and the Oscar Goes To…

For a girl who doesn’t care much about clothes, I have an out-of-character obsession with Oscar de la Renta. I didn’t used to read fashion magazines, and then when I felt my dewy freshness might have passed, I thought it was time to look as if I might know what I’m doing. And just like with Gambrel or Hagan or O’Brien, I can usually guess when the image is de la Renta.


Yep, needlepoint on the ottoman and pillows of both sofas. Leopard. 300 tulips on the commode. Good start.

And in December of 1985 the editors of House and Garden must have felt that same little quickening of the pulse.

Oh, yes. Strong dose of aqua with your red? Perfect. Let’s be friends.

There is not much in the feature about the actual apartment. It’s in New York. It was designed by Denning and Fourcade. (It was shot by Oberto Gili, whose work I am also beginning to recognize.) There is a distinct Middle Eastern influence mixed in with the 80’s opulence.

This green, well, this green used like this, not a la Wearstler, is a bit out of fashion, but what you might miss is the crocodiles at the top of the Regency mirror.

The article focuses mostly on the fabulousness of de la Renta himself.

Stenciled faux bois cabinet by Fourcade. English silver. Oh, and two Faberge decanters with the imperial eagle. The entire dining room is painted in this fashion and the ceiling is a robin’s egg blue.

It is the perfect lay out for the holidays. Red and green and gilt galore.

This is such a great mix. The Lee Jofa fabric and cord against the burled wood look so English, but the icons surrounding the bed add a different flavor alltogether. The patterns in this room are extravagent , but the bedding is as simple as a nun’s.

So while I still fall back on jeans and a white shirt more than I should, Oscar does not.

Gorgeous then.

Gorgeous now. We could all use a little Oscar.

Fashion photos courtesy of Style.com, Fall 2007 collection.
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17 thoughts on “and the Oscar Goes To…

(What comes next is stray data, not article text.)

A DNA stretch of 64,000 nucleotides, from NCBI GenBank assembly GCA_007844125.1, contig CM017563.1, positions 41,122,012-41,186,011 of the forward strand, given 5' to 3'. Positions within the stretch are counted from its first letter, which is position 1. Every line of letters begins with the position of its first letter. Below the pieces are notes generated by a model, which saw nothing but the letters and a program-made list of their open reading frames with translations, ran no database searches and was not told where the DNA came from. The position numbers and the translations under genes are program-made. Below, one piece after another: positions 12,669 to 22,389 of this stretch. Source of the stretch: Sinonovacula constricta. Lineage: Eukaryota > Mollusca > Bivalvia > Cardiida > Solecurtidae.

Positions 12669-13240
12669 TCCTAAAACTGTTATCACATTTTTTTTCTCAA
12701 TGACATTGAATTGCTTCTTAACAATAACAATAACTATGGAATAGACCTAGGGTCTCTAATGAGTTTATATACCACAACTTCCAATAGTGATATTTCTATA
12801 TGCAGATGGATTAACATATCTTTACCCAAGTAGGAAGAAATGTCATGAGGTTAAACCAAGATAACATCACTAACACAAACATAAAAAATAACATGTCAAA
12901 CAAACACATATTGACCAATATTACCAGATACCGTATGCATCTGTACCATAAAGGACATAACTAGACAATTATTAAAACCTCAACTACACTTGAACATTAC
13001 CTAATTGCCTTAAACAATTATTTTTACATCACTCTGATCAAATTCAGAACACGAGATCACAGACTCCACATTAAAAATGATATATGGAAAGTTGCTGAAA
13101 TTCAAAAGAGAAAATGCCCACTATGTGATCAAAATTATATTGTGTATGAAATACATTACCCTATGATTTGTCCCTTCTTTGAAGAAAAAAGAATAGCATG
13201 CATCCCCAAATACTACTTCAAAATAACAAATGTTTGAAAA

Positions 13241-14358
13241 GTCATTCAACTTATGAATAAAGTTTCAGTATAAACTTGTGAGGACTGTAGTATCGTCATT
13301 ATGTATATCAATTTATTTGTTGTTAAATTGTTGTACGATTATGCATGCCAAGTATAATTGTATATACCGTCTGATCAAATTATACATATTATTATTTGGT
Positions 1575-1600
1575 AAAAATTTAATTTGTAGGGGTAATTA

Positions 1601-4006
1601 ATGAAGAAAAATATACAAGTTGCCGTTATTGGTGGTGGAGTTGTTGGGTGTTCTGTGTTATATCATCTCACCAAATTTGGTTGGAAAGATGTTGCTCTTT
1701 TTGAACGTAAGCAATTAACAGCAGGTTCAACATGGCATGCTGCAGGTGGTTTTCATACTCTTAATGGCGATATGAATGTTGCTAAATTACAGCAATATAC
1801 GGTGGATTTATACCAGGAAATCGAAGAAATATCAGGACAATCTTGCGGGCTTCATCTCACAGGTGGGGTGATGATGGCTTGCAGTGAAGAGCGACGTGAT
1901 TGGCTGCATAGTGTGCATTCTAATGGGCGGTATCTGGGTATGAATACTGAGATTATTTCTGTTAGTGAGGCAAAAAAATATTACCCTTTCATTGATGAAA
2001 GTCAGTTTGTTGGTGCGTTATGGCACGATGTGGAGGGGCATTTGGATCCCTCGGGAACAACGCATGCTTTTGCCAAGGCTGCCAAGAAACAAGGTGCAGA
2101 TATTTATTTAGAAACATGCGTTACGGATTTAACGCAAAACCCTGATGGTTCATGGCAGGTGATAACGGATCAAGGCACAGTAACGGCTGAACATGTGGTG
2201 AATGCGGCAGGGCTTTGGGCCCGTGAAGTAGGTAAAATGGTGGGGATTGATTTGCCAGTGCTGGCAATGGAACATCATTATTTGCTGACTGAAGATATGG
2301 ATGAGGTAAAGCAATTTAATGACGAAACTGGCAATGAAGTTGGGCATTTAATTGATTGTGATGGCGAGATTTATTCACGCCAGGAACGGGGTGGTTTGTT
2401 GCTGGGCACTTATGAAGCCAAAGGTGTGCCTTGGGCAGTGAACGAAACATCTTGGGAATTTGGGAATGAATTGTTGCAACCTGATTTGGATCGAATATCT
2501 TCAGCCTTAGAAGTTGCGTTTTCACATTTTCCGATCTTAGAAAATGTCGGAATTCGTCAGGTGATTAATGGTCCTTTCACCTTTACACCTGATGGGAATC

1. Love what he did for the house of Balmain – a little more sever. Quite an achievement, given that only one other American has ever been the head of a French couture house.

  2. Yes, I love Denning and Fourcade too….there are pictures of Carolyne Roehm’s old apartment (when she was married the Henry Kravitz) from thge 80’s that I love as well- I was young and a newly wed living on the Upper East Side of Manhattan then. Ah, youth and the glory days of late 1980’s excess!

  3. I love his style. Especially his houses. Of course, I really admire his wife’s taste. Together they are amazing. Don’t you love the book?

  4. Amazing how those interiors don’t really seem ‘dated’. I mean – it was the height of the 80s and mr. fashion himself – however if those were done today I woudlnt’ bat an eyelash! Such lush treatments – perfect for christmas time. While I couldn’t ever see that in my house – a little B&B like that for a christmas getaway would be PERFECT.
    Oh – and I think his ‘then’ shot is so much better than the current -he doens’t look ‘different’ but the gray/blue suit is just BEAUTIFUL.

  5. Courtney – I do love his style – this house was done shortly after the death of his first wife, Francoise. But, yes, Annette’s style is wonderful as well. Wasn’t she the one who rode the horse down the stairs as Sister Parish was arriving at her parents’? And, I do not have the book – how do you keep up? I’m adding it to the list. Your posts this week on design*sponge have been amazing, btw.

  6. Change – I did edit the layout a bit. I agree, it’s mostly timeless. If you could see more of the silk, pleated lampshades, they would date it a bit. And, the window shades scream 80’s to me, but other than that, truly, timeless. And, as an afterthought – rooms should have those kind of things – it’s not a bad thing to reflect your era. Here and there. This and that. It’s when the whole room has to be disposed of that it is troublesome.

  7. Was this during his marriage to Françoise? If so, it’s interesting to see this somewhat Continental look compared to his more American look now (perhaps influenced by his wife Annette?).

  8. Peak – you have a good eye, indeed. Yes, it was and I think it’s a very obvious transition. So interesting to see how these tastemakers evolve.

  9. What an awesome post! I loved reading it and drooling over the interiors, from here in my tiny apartment…what sumptuous (sp?) interiors. But what else would you expect from Oscar?

  10. Joni – I totally trust you. Between your influence and Courtney’s my entire will is going to read, “and the ___book goes to…”

  11. I think under the influence of his present wife, Annette, Oscar de la Renta’s taste is now much more rigorous, less layered and less opulent. This is not saying that the couple’s apartment isn’t rich and glamorous, but there is no Orientalism around, though it is somewhat similar to his previous apartment, ie there is much big, broadshouldered mahogany furniture around, interspersed with wonderful objects that used to be owned by Nancy Lancaster, such as the portraits of the Fitton sisters.

  12. Veneer – I’m going to have to search around a bit to compare. In an earlier comment, the Peak of Chic had a similar observation – that his look is more “American” and less European. I think that is consistant with what you are saying, yes?

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